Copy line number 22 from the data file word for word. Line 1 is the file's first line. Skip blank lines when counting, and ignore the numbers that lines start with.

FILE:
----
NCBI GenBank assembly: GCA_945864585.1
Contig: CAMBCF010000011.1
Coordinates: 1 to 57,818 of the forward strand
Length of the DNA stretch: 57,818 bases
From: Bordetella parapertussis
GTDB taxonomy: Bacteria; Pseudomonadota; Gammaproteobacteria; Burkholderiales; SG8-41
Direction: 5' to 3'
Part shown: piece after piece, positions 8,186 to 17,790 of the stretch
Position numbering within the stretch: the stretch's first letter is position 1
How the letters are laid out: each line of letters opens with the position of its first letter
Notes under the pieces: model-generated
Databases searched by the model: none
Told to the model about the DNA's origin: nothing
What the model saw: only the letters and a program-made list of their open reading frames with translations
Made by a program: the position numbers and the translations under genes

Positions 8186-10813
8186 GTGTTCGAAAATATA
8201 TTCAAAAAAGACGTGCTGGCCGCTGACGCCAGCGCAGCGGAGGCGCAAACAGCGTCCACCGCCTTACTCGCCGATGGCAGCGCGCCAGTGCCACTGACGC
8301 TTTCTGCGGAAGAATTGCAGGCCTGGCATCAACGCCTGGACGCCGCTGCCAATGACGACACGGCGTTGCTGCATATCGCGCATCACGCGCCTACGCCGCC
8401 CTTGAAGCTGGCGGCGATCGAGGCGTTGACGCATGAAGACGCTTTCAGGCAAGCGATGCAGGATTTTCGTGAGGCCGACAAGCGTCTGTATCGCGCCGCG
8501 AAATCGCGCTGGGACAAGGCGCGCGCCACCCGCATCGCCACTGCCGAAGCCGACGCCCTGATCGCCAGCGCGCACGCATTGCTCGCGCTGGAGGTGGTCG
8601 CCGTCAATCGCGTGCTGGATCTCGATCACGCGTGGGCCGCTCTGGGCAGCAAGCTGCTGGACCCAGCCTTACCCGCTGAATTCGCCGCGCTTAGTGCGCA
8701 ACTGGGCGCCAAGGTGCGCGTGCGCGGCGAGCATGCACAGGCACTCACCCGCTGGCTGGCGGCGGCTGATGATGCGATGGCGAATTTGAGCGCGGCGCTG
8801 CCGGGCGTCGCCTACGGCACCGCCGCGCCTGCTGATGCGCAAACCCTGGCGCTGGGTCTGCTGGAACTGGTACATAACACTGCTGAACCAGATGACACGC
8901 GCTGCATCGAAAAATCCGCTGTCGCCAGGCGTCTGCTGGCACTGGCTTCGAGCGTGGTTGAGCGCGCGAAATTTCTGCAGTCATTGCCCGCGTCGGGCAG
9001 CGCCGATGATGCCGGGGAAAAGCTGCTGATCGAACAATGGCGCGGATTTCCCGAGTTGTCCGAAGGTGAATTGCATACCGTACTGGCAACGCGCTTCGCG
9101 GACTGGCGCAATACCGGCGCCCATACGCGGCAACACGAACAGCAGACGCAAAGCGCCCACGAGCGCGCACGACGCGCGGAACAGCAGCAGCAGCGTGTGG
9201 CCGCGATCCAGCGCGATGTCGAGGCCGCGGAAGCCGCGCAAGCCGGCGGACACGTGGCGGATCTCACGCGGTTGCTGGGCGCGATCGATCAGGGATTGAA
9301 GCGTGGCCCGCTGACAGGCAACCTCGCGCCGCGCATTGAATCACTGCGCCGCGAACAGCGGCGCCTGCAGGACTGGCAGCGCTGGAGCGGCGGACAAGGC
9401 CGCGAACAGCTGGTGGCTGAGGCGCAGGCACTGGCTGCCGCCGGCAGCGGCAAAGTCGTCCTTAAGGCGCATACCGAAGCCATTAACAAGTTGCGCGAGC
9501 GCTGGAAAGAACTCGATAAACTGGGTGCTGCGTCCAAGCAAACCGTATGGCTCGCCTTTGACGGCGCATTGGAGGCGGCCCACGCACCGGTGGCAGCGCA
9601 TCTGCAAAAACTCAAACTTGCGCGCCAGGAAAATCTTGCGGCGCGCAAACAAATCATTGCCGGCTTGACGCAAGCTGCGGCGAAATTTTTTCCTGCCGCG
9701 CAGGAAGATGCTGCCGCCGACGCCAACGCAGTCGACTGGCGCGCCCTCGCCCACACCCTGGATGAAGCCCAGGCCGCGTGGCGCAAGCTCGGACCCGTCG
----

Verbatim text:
8601 CCGTCAATCGCGTGCTGGATCTCGATCACGCGTGGGCCGCTCTGGGCAGCAAGCTGCTGGACCCAGCCTTACCCGCTGAATTCGCCGCGCTTAGTGCGCA